The gameplay of Yakuza Kiwami is similar to other Yakuza games, primarily divided between playing minigames while roaming around Japan, and battling thugs and other enemies. Most of these street battles are optional, and easily avoided. The combat is the real focus of the game, with Kiwami having a near-identical system to Yakuza 0. While it could be viewed as derivative to have these systems feel so similar, it’s hardly an issue when the core combat is so solid that little change is required. Kiryu has four different fighting styles at his disposal, each with its own advantages and disadvantages. The Rush style, for example, is fast and difficult to avoid, but its damage output and the inability to grab makes it less practical than the slightly slower but stronger Brawler style. Each style works best in certain conditions and can be switched mid-battle with the press of a button, successfully encouraging players to swap between them to experiment on different foes. It’s a system that is deep enough to be enjoyable for hours, without getting bogged down in extraneous mechanics.
The minigames are an essential part to any Yakuza title, and for the most part they’re as fun as ever. A number of card games and mahjong are all present, but I’m personally more of an “karaoke and arcade” kind of guy. Karaoke is glorious as expected, but unfortunately, the arcade only has the UFO Catcher claw machine, which is as fun and addictive as ever, and a new beetle-fighting game that is more or less a slightly altered version of the catfight minigame from Yakuza 0. While the included games are a lot of fun and a good way to gain more experience, I miss the ports of Space Harrier and Outrun, and the possibility of other Sega games being available was exciting to me. The minigames aren’t typically necessary for progression, but a bit more variety on the arcade front would have been ideal. The side-missions typically make up for it, as they range from breaking up scam rings to buying alcohol for drunk businessman out of pity. Side-missions are always a highlight of the series, so I’m happy to report that a great deal of them are littered around the world of Yakuza.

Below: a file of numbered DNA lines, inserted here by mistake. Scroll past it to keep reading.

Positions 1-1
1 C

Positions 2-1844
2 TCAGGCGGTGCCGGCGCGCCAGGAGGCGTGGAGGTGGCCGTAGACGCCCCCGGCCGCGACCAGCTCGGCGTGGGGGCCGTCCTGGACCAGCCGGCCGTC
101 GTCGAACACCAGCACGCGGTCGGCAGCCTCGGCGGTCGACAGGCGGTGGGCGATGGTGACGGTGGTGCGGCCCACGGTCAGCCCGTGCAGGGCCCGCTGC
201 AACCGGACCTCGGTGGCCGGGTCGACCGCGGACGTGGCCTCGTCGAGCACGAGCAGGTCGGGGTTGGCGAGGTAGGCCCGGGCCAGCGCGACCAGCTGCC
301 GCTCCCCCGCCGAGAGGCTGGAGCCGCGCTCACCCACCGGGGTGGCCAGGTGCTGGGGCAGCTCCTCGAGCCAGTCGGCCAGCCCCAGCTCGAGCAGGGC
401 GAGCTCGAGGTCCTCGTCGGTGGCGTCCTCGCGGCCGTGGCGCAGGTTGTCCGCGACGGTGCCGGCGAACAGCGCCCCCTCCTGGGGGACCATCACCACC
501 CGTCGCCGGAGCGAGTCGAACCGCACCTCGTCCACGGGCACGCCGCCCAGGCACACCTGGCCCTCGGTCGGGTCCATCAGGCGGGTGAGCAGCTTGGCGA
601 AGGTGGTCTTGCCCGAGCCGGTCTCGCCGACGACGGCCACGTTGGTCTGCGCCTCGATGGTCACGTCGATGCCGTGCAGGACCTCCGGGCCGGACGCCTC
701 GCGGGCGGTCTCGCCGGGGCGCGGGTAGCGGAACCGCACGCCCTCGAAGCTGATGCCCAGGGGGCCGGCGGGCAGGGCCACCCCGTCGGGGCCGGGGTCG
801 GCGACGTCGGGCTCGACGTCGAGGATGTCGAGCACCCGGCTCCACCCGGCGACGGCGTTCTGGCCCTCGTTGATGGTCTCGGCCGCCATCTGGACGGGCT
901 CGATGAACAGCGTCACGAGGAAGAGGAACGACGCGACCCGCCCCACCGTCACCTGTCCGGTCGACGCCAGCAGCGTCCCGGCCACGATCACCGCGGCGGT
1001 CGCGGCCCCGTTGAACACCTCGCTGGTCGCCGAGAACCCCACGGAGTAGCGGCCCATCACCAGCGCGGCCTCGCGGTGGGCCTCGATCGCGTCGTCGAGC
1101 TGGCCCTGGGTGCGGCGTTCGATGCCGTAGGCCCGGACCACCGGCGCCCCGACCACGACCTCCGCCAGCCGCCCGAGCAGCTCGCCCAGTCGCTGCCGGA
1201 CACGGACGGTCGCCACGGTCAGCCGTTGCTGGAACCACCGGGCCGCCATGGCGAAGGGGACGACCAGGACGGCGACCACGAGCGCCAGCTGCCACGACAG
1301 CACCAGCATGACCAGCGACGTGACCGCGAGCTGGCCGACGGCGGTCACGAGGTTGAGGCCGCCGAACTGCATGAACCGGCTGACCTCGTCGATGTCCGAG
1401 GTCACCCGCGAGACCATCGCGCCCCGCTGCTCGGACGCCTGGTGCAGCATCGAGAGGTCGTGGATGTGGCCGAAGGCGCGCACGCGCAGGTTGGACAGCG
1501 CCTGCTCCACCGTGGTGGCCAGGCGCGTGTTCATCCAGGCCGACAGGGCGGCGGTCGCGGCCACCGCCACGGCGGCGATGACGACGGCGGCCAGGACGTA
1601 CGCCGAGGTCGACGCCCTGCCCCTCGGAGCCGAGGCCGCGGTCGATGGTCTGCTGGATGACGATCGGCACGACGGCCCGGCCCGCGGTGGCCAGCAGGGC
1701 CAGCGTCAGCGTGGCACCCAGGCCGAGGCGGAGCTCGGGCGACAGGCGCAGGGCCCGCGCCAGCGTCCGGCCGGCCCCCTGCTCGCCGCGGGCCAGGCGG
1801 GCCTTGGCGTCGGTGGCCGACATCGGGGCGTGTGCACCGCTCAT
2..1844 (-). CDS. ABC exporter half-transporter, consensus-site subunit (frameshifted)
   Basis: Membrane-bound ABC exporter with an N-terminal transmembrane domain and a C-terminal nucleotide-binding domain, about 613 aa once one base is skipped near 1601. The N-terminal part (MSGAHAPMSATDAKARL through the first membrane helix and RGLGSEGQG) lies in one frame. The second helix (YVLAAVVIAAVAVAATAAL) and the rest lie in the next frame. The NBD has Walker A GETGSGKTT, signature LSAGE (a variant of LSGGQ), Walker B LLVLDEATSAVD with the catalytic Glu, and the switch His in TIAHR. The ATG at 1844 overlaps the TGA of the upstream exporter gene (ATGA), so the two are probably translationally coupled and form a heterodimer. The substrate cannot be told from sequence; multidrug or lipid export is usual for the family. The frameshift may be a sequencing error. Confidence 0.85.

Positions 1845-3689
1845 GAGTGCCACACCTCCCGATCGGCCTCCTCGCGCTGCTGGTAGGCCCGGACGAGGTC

“While it could be viewed as derivative to have these systems feel so similar, it’s hardly an issue when the core combat is so solid that little change is required.”
Visually, Yakuza Kiwami is strong in most areas. The overall quality and detail is impressive, especially since the game was developed originally for the PS3 alongside the PS4. While this keeps it from looking as good as it possibly could, the graphics are still impressive, especially in the pre-rendered cutscenes. The in-game faces can still be kind of janky, but they’re fitting and subdued for the most part.
Kiwami has top quality voice acting and fitting music, typically delegated to being a background score. Outside of karaoke, the music isn’t overly memorable. It’s fitting when used and can greatly elevate a scene however, so the memorability isn’t a major issue. The voice acting is nothing short of excellent, with each actor giving it their all. It’s worth noting that there’s no English dub, and that the entire game is in Japanese with subtitles. Nonetheless, these performances really sell the emotions each character conveys, further elevating the stellar story.
The Final Word
Yakuza Kiwami is a polished and exceptionally fun game with a fantastic and moving storyline. Though there are some minor visual issues, they don’t take away from this absolutely extraordinary experience.
-MonsterVine Review Score: 4.5 out of 5 – Great